Dolores's interest in fashion history dates from her teenage years when vintage apparel was widely available in thrift stores.
The Youth Movement of the 1960s
Fashions of the 1960s reflected the youth. From the child-like short skirts of the mid-60s to the costume-type outfits of the hippies, clothing took on new lines, color, and the reflection of vibrant optimism mixed with an idealistic yearning for a new egalitarian society.
The introduction of the birth control pill encouraged women to seek a new kind of freedom. The Civil Rights Act of 1964 increased interest in African cultures as well as interest in other groups. Western youth no longer saw themselves as a homogenized whole, but as a collection of tribes with a wide variety of interests and self-created roles.
The 1960s was a time of social and cultural change due in large part to population demographics. According to the US Census Bureau, 36% of the US population was under 18 in 1960. A youth movement was underway.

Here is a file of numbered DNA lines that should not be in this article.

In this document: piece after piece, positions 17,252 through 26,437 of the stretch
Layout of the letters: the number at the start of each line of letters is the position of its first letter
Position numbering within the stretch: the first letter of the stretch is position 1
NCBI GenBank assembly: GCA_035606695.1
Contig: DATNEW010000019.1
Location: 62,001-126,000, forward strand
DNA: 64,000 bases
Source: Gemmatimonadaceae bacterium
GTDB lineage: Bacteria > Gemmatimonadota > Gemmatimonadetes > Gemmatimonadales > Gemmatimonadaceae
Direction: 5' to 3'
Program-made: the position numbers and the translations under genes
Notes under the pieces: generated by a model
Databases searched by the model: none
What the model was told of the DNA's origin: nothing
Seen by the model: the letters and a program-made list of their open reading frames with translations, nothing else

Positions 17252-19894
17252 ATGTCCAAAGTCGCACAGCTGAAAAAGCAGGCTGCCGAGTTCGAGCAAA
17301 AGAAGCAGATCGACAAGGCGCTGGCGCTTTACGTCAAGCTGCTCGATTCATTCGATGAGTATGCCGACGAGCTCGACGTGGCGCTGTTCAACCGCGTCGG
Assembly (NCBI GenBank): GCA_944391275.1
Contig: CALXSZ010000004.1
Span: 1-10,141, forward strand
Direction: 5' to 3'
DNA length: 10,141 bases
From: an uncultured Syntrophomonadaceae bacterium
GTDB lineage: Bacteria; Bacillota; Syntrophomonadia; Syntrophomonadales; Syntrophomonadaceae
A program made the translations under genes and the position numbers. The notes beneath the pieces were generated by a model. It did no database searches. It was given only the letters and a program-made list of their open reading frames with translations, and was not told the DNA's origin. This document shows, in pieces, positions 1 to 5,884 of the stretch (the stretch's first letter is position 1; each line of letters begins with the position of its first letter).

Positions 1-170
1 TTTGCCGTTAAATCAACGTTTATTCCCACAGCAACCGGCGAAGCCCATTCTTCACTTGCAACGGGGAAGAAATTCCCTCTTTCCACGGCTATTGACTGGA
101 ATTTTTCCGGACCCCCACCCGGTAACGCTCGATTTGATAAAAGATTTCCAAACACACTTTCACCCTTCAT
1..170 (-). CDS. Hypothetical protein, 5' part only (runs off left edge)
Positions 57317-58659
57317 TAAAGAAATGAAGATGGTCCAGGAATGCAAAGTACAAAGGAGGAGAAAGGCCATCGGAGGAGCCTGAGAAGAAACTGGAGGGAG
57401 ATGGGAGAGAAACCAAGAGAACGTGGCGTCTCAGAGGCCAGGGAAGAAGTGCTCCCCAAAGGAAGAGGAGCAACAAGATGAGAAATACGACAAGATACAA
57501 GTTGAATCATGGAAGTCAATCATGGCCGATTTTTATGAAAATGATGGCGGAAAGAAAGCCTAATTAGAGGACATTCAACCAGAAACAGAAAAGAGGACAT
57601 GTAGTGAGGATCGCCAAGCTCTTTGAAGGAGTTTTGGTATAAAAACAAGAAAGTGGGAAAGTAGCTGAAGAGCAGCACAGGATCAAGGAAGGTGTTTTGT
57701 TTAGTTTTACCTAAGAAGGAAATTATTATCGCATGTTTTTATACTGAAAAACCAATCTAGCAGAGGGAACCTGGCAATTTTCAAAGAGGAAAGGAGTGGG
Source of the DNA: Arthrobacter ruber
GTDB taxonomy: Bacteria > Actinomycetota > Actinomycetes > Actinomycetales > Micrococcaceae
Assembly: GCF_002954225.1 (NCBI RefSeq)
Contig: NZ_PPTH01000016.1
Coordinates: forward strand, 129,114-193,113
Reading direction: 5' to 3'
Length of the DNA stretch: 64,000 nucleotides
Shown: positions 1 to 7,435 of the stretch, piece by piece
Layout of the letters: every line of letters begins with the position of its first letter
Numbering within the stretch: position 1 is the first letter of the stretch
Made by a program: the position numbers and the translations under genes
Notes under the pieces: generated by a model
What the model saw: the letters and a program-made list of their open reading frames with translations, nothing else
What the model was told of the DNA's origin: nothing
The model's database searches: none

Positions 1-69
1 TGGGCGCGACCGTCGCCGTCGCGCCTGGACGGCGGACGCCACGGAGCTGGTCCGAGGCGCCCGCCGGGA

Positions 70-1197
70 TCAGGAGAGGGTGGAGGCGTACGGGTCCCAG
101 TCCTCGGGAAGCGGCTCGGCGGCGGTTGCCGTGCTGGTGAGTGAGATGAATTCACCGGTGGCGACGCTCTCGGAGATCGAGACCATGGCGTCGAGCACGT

The youthful population of the 1960s wore short skirts, geometric prints, and bright colors. From the casual sophistication of the early 60s to the pop art and op art influences of the mods, dress styles went through radical changes. Women had never shown so much skin. Men grew their hair long. Young people rejected traditional clothing and a kind of style anarchy created a new bohemian look introduced by the hippie movement.
Early 60's Fashion Icons